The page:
Ellen Roseman: Read the fine print on your travel insurance
- May 20, 2009 8:49 AM |
- By Ellen Roseman
Money Talks is a daily business column from CBC radio.
Ellen Roseman is a business writer at the Toronto Star.
(Listen to the original audio of this column.)
If you’re going on a trip outside Canada, make sure you have travel insurance. You need the right policy that will protect you from unexpected costs - not all will.
For example, a man in his 80s went on a two-week cruise without ensuring he was properly insured. The $900 travel medical insurance policy he bought covered nothing.
While in the United States, he felt severe heart pains and was flown by air ambulance to a major medical centre. Despite spending less than 24 hours in the hospital, he had so many procedures performed that the total bill was more than $70,000 (U.S.).
His Canadian physician said his heart condition was pre-existing. This meant neither the insurance company nor his Ontario health care plan paid for any of the costs.
The man died three weeks after coming home. Since then, his family has been hounded by collection agencies. They may have to hire a lawyer and go to court to prove the bills are impossibly high.
His daughter wrote to me because she wanted to warn others about the dangers of buying the wrong travel insurance policy.
“I don’t dispute that my Dad made a grave error in judgment,” she said. “But the travel agent did not seem to have any hesitation in assuring him that the insurance product she steered him to was entirely adequate for him! That type of half-truth seems typical of a commission-driven environment, with no sense of responsibility for the client.”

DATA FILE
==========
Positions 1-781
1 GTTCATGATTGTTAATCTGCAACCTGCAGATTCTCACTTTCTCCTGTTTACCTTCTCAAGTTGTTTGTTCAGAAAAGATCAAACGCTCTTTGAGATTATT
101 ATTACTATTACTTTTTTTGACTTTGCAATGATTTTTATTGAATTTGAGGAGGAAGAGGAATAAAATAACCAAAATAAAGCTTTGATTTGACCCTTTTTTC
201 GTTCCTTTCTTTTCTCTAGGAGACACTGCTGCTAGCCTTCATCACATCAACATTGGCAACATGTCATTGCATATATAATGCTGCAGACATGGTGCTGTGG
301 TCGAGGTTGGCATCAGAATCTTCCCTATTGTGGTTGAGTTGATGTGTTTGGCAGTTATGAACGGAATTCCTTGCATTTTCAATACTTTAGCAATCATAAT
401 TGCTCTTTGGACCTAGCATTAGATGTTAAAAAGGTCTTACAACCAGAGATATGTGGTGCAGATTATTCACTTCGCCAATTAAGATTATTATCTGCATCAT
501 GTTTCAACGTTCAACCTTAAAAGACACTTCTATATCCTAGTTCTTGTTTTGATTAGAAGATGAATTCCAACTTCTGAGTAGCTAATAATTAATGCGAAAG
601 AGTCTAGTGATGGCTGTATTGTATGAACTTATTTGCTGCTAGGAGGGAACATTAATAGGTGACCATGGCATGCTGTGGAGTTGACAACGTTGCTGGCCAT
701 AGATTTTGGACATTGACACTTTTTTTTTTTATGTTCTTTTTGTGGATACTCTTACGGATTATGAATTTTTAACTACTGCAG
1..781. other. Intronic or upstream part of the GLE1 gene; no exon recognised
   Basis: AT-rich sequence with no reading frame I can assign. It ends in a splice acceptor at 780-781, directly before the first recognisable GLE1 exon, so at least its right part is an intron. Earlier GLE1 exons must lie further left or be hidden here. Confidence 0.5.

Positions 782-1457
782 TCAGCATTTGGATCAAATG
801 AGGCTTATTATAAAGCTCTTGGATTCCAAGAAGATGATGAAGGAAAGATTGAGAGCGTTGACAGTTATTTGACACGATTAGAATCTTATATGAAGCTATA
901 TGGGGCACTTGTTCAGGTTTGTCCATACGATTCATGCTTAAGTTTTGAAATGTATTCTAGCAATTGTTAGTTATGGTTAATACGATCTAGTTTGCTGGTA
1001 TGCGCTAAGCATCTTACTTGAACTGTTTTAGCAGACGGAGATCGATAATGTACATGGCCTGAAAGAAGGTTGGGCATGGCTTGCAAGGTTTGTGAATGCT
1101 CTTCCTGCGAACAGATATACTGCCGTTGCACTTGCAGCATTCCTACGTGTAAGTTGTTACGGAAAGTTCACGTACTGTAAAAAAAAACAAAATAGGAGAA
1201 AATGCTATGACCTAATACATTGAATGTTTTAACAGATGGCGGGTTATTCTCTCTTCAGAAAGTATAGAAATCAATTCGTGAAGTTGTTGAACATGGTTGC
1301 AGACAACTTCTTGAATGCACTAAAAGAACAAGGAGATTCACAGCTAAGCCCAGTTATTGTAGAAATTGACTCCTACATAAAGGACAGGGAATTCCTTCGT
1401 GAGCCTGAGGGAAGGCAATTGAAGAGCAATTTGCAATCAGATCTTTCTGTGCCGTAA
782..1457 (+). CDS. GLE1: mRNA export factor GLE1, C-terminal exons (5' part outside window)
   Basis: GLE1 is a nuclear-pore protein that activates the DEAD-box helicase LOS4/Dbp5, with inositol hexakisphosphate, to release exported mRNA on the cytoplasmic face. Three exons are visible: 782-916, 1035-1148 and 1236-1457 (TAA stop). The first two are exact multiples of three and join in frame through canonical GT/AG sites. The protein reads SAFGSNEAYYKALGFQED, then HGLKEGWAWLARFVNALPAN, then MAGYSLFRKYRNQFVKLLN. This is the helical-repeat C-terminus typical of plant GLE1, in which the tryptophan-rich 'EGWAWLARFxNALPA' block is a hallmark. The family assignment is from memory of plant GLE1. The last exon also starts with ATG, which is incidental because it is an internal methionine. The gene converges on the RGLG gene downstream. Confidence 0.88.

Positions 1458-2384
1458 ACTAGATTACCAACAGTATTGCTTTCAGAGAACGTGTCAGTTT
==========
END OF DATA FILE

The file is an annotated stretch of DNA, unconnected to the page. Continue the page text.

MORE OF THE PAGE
So, here’s advice for anyone buying travel medical insurance:
- Don’t take the travel agent’s advice that you will be covered.
- Disclose all your pre-existing health conditions to the insurer. If you’re not sure what conditions are relevant, call your family doctor.
- Find a travel insurance policy that covers pre-existing conditions. Some do, but at a higher price.
- If you can’t afford the proper policy, don’t travel outside Canada.
Remember, too, that you can buy insurance for other travel-related issues. It’s good to be covered for illness while you’re away, but you may have to cancel for medical reasons before you leave. Trip cancellation insurance is helpful here.
And if you do get sick while travelling, you will want to be compensated not only for medical costs, but for the cost of the trip you didn’t enjoy. Trip interruption insurance will do that for you.
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